First off, I want to say that I just realized–and I mean moments ago–that I’ve been doing revisions on Slayers 5 for eleven months. Eleven months! It has never taken me so long to revise a book and I’m not even sure why it has taken so long. Yes, I’ve had two new grandchildren added to the family, and I’ve revised my screenplays, and helped my son with his book–but still, it shouldn’t have taken me this long to revise a book. I think someone must have stolen a good portion of the days allotted to me in the last eleven months. That’s the only explanation. If anyone finds the stolen days, please return them to me.
And here’s chapter 14. Tomorrow I’m going to start work on the Dirk epilogue.
Because yeah, I’m still not done. Sigh.
Aaron found Bridget in her bedroom, hosting a Barbie pool party. Cassie was in the family room, waiting for news of the attack on DC. It couldn’t be much longer. Once that coverage started, she wouldn’t check on either of them for a while.
Unless the cameras showed Slayers fighting the dragons. Then Cassie might wonder how the Slayers knew the dragons would be there. If their presence in DC wasn’t enough to immediately implicate Aaron, well, Dirk would take care of that when he got home and began questioning him.
Aaron sat down on Bridget’s bed. “Ready to play spy again? We never finished our last mission.”
Bridget glanced up at him, a doll poised mid-dive who’d apparently decided to wear a tutu to this pool party. “We aren’t allowed to play that anymore. Remember, Dirk told us not to.”
“Right.” Aaron pretended to recall that instruction. “Let’s play dragon lords and Slayers instead. We’ll pretend that Dirk, Dad, your mom, and Norma are all Slayers and they want to hurt the dragons.”
Bridget dropped her Barbie doll in the pool, making a splashing sound effect. “Okay. I’ll play, as long as I get to be a dragon lord.”
Aaron sat on his hands so he didn’t start biting off his fingernails. Norma, the housekeeper, was around somewhere and she checked on Bridget every so often. He didn’t have a lot of time. “Did you get Minerva’s lock code, like I asked you back when we were spies? I might need to fly her to safety.”
Dirk and Overdrake used a thumbprint to open the enclosures during Aaron’s practice, but when they were out exercising the dragons, the cleaning crew used a number sequence to get in. Overdrake never worried about them sneaking inside when they weren’t supposed to. The dragons would have happily eaten trespassers.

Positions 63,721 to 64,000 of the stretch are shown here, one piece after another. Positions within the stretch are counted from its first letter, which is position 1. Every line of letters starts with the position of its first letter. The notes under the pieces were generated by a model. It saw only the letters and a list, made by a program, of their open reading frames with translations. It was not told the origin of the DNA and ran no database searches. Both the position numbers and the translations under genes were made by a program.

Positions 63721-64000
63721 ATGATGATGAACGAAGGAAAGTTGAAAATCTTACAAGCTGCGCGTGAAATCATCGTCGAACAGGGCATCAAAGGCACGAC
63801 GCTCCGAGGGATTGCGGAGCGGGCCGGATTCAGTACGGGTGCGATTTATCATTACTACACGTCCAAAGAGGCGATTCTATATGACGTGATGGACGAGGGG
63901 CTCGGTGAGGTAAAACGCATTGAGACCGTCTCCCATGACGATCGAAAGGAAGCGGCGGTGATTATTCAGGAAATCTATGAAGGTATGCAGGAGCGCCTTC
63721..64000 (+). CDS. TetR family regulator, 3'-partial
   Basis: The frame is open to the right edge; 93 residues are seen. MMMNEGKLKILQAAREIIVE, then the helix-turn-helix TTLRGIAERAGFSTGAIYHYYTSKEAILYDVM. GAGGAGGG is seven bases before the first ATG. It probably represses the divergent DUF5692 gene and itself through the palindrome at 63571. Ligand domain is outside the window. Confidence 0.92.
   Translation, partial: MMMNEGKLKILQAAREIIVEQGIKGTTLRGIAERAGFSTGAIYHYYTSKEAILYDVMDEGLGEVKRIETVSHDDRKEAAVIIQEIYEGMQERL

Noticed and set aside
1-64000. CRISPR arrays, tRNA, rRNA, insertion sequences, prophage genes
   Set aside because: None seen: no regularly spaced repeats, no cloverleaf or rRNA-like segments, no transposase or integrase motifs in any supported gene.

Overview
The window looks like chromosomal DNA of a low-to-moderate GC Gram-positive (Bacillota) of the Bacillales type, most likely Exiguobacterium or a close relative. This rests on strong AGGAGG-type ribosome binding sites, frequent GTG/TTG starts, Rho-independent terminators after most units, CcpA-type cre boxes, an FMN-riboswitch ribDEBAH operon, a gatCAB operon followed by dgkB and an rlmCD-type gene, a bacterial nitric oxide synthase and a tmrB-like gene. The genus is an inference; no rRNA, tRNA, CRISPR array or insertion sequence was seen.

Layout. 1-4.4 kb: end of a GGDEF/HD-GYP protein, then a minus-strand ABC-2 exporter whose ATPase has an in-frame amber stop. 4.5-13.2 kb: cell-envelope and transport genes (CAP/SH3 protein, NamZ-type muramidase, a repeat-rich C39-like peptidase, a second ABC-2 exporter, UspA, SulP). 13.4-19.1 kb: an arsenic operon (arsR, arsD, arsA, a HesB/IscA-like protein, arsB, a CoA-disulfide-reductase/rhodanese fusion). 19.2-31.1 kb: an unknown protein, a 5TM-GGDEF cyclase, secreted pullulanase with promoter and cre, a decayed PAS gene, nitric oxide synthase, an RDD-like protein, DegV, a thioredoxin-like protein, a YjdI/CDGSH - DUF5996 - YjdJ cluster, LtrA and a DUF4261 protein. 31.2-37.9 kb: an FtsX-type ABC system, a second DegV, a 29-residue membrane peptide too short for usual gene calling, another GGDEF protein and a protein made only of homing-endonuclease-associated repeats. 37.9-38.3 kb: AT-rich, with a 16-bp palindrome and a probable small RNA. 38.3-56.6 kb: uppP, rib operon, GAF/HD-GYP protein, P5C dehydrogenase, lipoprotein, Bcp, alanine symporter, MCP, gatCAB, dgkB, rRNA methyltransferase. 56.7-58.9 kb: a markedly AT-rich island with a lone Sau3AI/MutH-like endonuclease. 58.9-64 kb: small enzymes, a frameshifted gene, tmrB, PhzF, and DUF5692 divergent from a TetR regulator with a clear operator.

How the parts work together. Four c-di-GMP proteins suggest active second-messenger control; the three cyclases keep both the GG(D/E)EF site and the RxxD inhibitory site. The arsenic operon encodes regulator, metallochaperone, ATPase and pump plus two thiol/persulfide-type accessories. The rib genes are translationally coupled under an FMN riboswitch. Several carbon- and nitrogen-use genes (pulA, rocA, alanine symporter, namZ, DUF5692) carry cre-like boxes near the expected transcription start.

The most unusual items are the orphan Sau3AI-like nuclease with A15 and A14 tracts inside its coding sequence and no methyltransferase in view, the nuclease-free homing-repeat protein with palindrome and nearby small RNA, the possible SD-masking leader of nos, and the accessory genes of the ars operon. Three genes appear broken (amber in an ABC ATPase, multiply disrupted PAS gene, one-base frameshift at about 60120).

Bridget stood up, more enthusiastic now. “I wrote the numbers down like you said.”
The nice thing about Bridget was that people were used to her hanging around and getting underfoot. The cleaning crew had probably just smiled politely and shooed her away when they found her waiting outside Minerva’s enclosure. And since Bridget had no powers of any kind, Dirk couldn’t use his counterpart skills on her to check if she was doing anything underhanded.
She went to her dresser and took a piece of paper from her bottom drawer, then flounced back over to him. The paper had been folded sloppily into a blob. In crayon, she’d written 82479.
He sat down on her bed and repeated the numbers over and over.
Bridget stood by his side peering at him in question. “Why are you saying it out loud?”
“So I’ll remember the numbers.”
“But that’s why I wrote them down.” She cocked her head. “Aren’t you pretending to be the smart type of dragon lord?”
“I just don’t want the paper to fall into the Slayer’s hands.” If things didn’t go the way Aaron planned, he couldn’t risk being caught with the access code on him. No way he’d be able to talk his way out of that. “Eight seven four… or was it four seven?” Bridget’s chattering had already made him forget the order. “Dang.” Turned out he wasn’t the smart type of dragon lord. He looked at the paper again. Eight two four seven nine.
Bridget sat next to him on the bed and swung her legs back and forth. “The cleaners remember it because of Pompeii.”
“What do you mean?”
She shrugged. “I don’t know. I just heard a man say that was how he remembered it. I thought maybe there was a Volcano inside, but Dirk says there isn’t.” She huffed in a way that raised her shoulders. “I can’t go inside by myself to check or the dragons will eat me.”
And then Aaron figured out what the sequence was. A date. Pompeii’s destruction: August 24, 79 AD.
The other enclosures’ codes were probably also the dates of disasters, but he had no way of checking. History had too many disasters. Besides, he only needed one dragon and he wasn’t about to take Vesta. She was too unpredictable and dangerous.
Aaron ripped up the paper. He would flush it down the toilet before he went to the enclosure. “Do you know where Cassie’s purse is?”
Bridget nodded. “She keeps all of them in her closet.”
“We may need money to buy food for our dragons. Sneak through them and bring me a few bills. If someone catches you, claim you were looking for candy.”
Almost before he finished speaking, Bridget was out the door.
His next task would be harder. He pulled a small knife from his sock. He’d stolen it from the kitchen earlier in order to dig out the tracking chip Overdrake had inserted into him. He undid his jeans, found the spot behind his hip with the raised bump, and gingerly jabbed at his skin with the blade. He stopped every time a poke grew too painful, which was pretty much always.
He’d never get at the chip this way. Small beads of blood prevented him from seeing how deep he’d gone. He couldn’t even see the edges of the chip. He wiped at the blood in annoyance.